The Genius of Handel, interpreted by the O.C.O. Reply

Review by Terry Gaisin

Saturday evening was two hours of Handel, what a treat! This genius learned at a very young age to compose, play violin, oboe, organ & harpsichord. If being successful at his music endeavours wasn’t enough, his pushy father insisted he study law at University. After one year of law school- against his father’s wishes he accepted a position as violinist & harpsichordist at the Hamburg Opera House. When Prinz Georg of Germany became King George II of England, he took Handel to Britain where he became a citizen in 1727 and a celebrated composer. He was so admired in his adopted country that on his death (April 14th, 1759) he was given a state funeral, and buried in the Poets’ Corner of Westminster Abbey.

The thirty-piece orchestra under Charles Demuynck’s very talented hands began the evening with Water Music-suite no. 2 which was beautifully played, sounding wonderful to our ears.

Next on the programme was concerto grosso with 5 movements that one could almost visualize dancers doing their interpretations. They were accompanied by Aleksandar Gajic & Alain Bouvier on violins; and Beata Csuks on cello.

After intermission we were treated to the very talented soprano voice of Janet Obermeyer who sang three arias from Handel’s operas. The third libretto was my favourite, ‘Va godendo’ from “Xerxes”. Janet was assisted by David Klausner on the recorder. The audience loved her interpretation of these works.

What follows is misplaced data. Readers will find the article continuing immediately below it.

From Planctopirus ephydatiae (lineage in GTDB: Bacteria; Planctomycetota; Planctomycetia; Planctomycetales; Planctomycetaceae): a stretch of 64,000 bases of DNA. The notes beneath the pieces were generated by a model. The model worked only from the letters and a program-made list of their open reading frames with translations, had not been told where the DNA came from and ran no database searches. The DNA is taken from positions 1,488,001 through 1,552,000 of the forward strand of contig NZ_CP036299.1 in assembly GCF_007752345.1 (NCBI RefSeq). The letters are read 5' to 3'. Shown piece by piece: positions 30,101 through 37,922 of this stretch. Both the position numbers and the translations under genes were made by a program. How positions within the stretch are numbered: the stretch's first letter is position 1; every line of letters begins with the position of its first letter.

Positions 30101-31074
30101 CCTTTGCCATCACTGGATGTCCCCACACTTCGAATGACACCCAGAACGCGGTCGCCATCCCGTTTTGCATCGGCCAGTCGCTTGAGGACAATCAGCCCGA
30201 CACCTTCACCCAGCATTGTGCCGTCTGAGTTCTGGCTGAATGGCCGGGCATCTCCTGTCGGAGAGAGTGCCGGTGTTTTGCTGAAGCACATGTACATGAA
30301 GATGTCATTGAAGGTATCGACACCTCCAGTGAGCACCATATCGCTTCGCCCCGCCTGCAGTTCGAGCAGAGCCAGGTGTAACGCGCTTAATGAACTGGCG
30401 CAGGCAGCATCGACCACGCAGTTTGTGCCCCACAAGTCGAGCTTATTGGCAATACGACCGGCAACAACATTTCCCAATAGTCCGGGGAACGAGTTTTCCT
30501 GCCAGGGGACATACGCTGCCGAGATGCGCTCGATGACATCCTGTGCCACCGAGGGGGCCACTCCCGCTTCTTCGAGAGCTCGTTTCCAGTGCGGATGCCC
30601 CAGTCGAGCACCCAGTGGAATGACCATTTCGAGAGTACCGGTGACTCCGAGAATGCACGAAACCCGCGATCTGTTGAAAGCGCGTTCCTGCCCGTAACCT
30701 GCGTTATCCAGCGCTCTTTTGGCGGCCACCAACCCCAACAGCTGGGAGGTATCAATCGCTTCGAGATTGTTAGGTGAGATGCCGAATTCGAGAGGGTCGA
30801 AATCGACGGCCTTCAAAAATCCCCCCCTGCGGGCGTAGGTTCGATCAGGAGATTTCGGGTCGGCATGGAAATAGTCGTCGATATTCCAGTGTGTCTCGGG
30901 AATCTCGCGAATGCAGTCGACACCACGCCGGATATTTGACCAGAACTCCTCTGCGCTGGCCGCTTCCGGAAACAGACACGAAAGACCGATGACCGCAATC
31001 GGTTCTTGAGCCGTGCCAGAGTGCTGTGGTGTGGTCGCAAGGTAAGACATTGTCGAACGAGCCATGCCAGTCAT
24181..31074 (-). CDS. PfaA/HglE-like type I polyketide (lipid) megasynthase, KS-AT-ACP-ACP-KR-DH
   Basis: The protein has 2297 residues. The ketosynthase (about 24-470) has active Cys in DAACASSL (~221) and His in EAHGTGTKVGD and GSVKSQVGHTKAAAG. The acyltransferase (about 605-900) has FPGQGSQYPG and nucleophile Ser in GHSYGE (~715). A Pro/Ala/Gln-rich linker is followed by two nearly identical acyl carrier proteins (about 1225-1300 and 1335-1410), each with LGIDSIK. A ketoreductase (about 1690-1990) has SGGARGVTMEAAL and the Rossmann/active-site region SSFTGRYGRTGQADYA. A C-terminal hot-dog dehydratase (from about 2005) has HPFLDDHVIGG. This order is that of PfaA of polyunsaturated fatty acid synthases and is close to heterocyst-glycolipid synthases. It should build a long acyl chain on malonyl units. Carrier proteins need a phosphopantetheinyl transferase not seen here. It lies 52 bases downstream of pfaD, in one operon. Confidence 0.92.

The final work of the evening was “Music for the Royal Fireworks” (how fitting!) that was originally performed in London’s Green Park, too bad our performance wasn’t performed in Coronation Park…maybe Sunday afternoon’s presentation. The music was wonderful; however, Central Baptist’s sanctuary is too small for this particular piece. My companion for the evening was impressed by the venue as he felt that the audience and orchestra were as one.

This is the last concert until the fall…the new line-up looks terrific.

Advertisements

Leave a Reply

Fill in your details below or click an icon to log in:

WordPress.com Logo

You are commenting using your WordPress.com account. Log Out / Change )

Twitter picture

You are commenting using your Twitter account. Log Out / Change )

Facebook photo

You are commenting using your Facebook account. Log Out / Change )

Google+ photo

You are commenting using your Google+ account. Log Out / Change )

Connecting to %s